How to reset a user’s password in WordPress

In this post, we’ll talk you through the two methods to reset someone’s password in WordPress: A) get them to do it themselves (via the password reset link), or B) you reset it for them via WP-ADMIN.

Let’s look at both of those options in turn:

A) Getting the user to reset their own password

This is your preferred route – the more users who can self-serve, the less of an admin headache for you. Let’s take a look at the steps you need to take:

 

1) Ask the user to go to your login page (it should be something like https://{YOUR DOMAIN{/wp-login/)

 

2) Ask them to click the ‘Lost your password?” link "Lost your password' link in WordPress login

3) When they click that link, they’ll see this screen:

4) They need to enter their username or email address)* and click [Get New Password].

(*they’ll more likely remember their email address)

5) The website will then send them an email with instructions about how to reset their password:

Example of email a user receives when they try to reset their password in WordPress. Note they still need to click the link to set their new password - the email does not contain the new password

Important! For security reasons WordPress does not email the person their new password. Instead, they need to click that link to set a new password.

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6) The user will need to click the link in the email, this will take them to a screen like this:

Example of WordPress screen which a user sees when they are trying to reset their password

7) WordPress will automatically generate a random, secure password for them & populate the New password field with it. The user needs to make a note of the new password (hopefully in a secure password system like 1Password), and then click [Reset Password]

Note: If they choose to disregard the generated password and enter their own, WordPress is not going to allow them to enter an easily guessable, simple password – that’s just too great a security risk.

 

8) Once they have clicked [Reset Password], they shall see this screen…

Example of WordPress confirmation screen you see when a user resets their password

9) The user then needs to simply log back in via the usual login screen

Example of WordPress login screen - this time showing that Google's reCAPTCHA needs terms agreeing to

Bonus tip: if your site uses Google’s reCAPTCHA to help protect against hackers, you may sometimes hit a problem where folks say they cannot log in. If you take a close look at the above screenshot, you’ll see that you have to agree to Google’s amended terms and conditions for you to proceed – this catches a lot of people out.

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B) Resetting the user’s password for them

Sometimes, for whatever reason, you’re going to need to reset someone’s password on their behalf.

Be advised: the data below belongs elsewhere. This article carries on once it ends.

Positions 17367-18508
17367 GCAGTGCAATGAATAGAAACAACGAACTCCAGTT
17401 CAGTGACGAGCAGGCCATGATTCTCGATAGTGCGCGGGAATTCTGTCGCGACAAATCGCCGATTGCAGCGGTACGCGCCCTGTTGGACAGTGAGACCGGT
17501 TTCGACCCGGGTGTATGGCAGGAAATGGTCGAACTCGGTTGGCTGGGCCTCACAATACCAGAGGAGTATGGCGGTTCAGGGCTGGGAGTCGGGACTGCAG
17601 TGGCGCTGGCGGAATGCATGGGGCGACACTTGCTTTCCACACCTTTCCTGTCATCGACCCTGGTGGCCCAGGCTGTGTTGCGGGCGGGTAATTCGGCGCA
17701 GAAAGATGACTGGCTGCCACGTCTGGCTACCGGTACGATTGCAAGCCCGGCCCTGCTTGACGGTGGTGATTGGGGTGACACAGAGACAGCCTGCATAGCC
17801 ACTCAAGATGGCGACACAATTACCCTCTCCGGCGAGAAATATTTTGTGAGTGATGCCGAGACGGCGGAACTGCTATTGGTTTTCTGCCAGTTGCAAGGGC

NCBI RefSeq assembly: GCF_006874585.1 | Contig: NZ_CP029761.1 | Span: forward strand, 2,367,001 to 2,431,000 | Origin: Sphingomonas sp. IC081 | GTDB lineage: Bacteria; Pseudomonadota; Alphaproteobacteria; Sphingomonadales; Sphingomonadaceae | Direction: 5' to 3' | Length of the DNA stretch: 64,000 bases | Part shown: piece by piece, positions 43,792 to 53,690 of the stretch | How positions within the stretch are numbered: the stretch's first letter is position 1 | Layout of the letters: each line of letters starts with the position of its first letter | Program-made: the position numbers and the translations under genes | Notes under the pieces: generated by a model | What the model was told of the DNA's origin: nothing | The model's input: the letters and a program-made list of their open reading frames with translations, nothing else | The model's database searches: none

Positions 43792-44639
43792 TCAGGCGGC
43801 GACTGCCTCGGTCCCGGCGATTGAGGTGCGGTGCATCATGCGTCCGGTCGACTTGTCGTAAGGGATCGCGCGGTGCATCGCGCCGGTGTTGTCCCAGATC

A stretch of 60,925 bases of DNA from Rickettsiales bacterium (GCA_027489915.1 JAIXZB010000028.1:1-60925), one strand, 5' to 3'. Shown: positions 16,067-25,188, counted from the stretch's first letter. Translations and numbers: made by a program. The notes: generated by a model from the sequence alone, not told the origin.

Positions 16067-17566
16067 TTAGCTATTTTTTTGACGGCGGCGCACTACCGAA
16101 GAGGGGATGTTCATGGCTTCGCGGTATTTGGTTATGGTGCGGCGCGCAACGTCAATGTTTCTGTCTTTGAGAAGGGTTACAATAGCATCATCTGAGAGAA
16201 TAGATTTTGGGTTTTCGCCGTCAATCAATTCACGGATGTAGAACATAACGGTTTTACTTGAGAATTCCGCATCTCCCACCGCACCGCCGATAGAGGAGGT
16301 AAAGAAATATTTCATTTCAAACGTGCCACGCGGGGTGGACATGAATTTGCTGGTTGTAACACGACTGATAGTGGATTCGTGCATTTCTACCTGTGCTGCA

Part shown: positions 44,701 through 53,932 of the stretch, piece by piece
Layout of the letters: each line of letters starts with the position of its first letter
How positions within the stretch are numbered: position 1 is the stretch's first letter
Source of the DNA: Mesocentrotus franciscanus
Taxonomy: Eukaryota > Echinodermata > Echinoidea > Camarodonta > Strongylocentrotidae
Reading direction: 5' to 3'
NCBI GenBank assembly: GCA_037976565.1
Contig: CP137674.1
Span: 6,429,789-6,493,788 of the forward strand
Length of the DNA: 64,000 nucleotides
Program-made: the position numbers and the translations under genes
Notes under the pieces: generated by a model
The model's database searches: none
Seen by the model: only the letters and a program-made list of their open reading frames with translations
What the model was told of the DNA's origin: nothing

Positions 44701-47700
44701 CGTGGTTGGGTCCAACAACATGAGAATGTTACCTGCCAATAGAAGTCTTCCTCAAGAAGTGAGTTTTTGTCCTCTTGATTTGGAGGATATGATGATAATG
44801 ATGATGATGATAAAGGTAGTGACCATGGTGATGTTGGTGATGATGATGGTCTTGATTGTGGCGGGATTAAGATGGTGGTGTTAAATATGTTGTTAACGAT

To do that, take the following steps:

1) Log in to your site as an Administrator

 

2)  Go to the Users menu in WP-ADMIN.

in WP-ADMIN, find the "USERS" menu, and select "ADD NEW"

 

3) Click on All Users

 

4) You’ll then be presented with a list of all your users.

Example list of users in WordPress Wp-admin section

Bonus tip: if you have lots of Administrator users (e.g. over 5), you probably need to check who really needs that high level of access, and scale back to better protect your site.

 

5) If you hover the mouse over the user in question, you’ll see a small menu appears:

Hover over User in Wp-ADMIN user list to reveal hover menu - click edit

 

6) Click the Edit option.

 

7) You will then be taken to the user edit screen for that particular user.

Note: this screen is very long, so we’ll just screenshot the relevant bit this time

Partial screenshot of WordPress wp-admin showing the "GENERATE PASSWORD" / NEW PASSWORD aspect of the ACCOUNT MANAGEMENT section.

 

8) Click [Generate Password]

Partial screenshot of WordPress wp-admin ACCOUNT MANAGEMENT section showing a new suggested password after GENERATE PASSWORD has been clicked

Note As before, WordPress will not allow you to enter simple passwords – they do this to enforce better security on the site. Weak, easily guessable passwords are the simplest route into a WordPress site for hackers. So if the user was hoping for a password of BASEBALL or PASSWORD1234, they are fresh out of luck 😉

 

9) You will now need to let the user know this new password (as it does not automatically email it to them).

I would advise you text or WhatsApp the new password to the user, as it’s safer than email.

Closing Thoughts

If you can get users to self serve and reset their own passwords, it will save you a management headache. However, as detailed above, sometimes you will have to reset the password for them.

 

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